· Accurately apply message timestamps and sequencing; and analyze their respective deltas

· Compare to previous instances of similar events to determine changes and trends

“Unlike metadata that provides vast amount of uncorrelated event information, PCAPs only provide information relevant to the event and therefore fewer datapoints to analyze. This provides the necessary content all in one place to determine both severity, urgency, root cause, and potential mitigation strategies,” Golub said.

Help for Credit Unions and Other Financial Institutions

How can credit unions, banks and other finserv organizations use this technology?

According to Axellio, PCAP can address multiple areas in financial institutions:

Security: “The phrase ‘PCAP or it didn't happen’ is widely used by security experts to prove that an attack or compromise occurred by capturing and analyzing packets surrounding an event,” Golub said. He added, although an essential incident response, threat hunting and digital forensics tool; in today’s environment, PCAP only receives reactive and selective utilizations. “Either one approach is often insufficient to completely understand and mitigate an intrusion.” This is especially true with more sophisticated phishing attacks, which plant malware that stay hidden and create persistent threats lingering in a network. This can result in expensive IP extraction, or worse, ransomware attacks.

Trading Performance Monitoring: Golub indicated monitoring trading and market data performance is essential to financial institutions to meet both internal business goals (system performance, efficiency, profitability) and externally to meet regulatory compliance requirements (e.g., ensure equal access to source data across market data streams). “Being able to capture and analyze packets at nano-second accuracy at high speeds provides these firms with the information required for reliable analysis. In addition, while also having access to their trade information they could assess any anomaly or use it to validate the accuracy of their latest trade algorithms.”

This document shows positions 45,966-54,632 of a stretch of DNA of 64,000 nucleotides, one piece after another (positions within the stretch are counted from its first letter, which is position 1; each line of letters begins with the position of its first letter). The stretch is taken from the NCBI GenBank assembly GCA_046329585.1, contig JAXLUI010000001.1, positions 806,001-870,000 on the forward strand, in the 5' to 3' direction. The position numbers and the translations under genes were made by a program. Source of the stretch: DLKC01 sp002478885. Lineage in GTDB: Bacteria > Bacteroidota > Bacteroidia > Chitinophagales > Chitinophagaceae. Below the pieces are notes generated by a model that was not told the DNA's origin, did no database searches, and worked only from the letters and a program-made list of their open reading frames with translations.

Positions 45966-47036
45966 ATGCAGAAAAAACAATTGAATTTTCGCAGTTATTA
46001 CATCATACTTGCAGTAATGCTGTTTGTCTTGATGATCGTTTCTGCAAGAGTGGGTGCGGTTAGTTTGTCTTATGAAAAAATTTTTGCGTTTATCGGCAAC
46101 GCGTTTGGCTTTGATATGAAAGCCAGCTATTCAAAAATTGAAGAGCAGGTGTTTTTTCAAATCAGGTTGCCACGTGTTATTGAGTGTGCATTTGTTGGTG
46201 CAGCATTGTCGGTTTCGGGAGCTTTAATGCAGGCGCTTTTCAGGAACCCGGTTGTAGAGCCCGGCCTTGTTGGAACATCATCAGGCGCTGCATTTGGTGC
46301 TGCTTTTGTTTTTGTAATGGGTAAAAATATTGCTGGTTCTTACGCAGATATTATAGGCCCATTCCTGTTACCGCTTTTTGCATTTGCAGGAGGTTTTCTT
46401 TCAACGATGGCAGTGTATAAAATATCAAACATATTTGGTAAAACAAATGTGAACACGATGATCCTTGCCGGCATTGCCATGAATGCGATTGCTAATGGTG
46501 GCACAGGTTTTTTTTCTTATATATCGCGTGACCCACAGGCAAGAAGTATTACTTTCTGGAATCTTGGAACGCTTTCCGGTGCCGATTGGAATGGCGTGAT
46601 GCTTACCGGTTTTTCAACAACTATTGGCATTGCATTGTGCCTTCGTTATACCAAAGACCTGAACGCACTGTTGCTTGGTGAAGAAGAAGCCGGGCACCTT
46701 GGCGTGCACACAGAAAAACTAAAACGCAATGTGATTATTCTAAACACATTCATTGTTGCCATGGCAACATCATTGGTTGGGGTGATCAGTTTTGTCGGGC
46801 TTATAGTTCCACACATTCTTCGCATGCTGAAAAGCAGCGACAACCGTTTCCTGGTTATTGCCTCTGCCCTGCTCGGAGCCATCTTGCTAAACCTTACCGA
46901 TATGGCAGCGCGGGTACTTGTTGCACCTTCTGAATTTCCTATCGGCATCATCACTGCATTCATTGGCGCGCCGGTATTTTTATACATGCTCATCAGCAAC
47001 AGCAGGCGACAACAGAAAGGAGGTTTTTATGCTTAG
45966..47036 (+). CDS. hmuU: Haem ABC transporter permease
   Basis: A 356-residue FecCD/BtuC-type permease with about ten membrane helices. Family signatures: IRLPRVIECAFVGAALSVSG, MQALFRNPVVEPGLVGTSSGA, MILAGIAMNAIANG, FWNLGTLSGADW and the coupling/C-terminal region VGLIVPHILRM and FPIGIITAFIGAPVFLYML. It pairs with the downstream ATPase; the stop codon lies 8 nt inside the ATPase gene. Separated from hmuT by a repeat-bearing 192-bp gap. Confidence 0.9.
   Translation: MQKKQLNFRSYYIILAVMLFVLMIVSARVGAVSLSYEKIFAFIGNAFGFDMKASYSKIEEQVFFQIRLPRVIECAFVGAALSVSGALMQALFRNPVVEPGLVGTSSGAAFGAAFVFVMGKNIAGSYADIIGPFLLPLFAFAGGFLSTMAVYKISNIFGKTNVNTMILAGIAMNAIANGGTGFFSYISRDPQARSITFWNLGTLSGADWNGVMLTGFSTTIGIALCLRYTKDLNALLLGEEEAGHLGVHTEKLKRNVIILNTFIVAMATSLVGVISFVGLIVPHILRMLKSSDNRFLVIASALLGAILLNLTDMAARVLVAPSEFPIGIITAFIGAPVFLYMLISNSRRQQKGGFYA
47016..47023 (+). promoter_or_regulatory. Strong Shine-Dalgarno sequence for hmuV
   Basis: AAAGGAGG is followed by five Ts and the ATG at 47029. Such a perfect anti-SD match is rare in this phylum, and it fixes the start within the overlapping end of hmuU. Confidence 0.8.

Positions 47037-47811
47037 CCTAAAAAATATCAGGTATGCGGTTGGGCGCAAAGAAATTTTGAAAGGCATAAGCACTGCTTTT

Troubleshooting Multi-Tiered Applications: Most organizations use multi-tiered applications that break essential app components out across separate virtual applications or virtual machines, physical components (servers), service providers or institutions, Golub pointed out. “An example is a banking application that uses different components for the web front end, authentication, and multiple databases to present account values and even tie-in information from accounts from other financial institutions,” he said. If these applications fail, troubleshooting those requires detailed analysis of this complex orchestration. Without having access to packet data makes it extremely complicated to get to root cause or to validate any changes made to this environment.

PCAP solutions have become more economical over the last few years, Golub said. “That is because they are using high-density computing, FPGA (field-programmable gate array) accelerated NIC (network interface controller) cards, and NVMe (Non-Volatile Memory Express)-based storage to keep up with high-speed network traffic, improving the footprint and economics of packet capture solutions.”

Golub added that packet capture solutions can provide visibility into any external network intrusion and information about the exfiltration of critical data and IP. “Perhaps not surprisingly, they are learning that it is more cost efficient to use PCAPs to efficiently monitor one’s system, than to use it in a less monitored way.”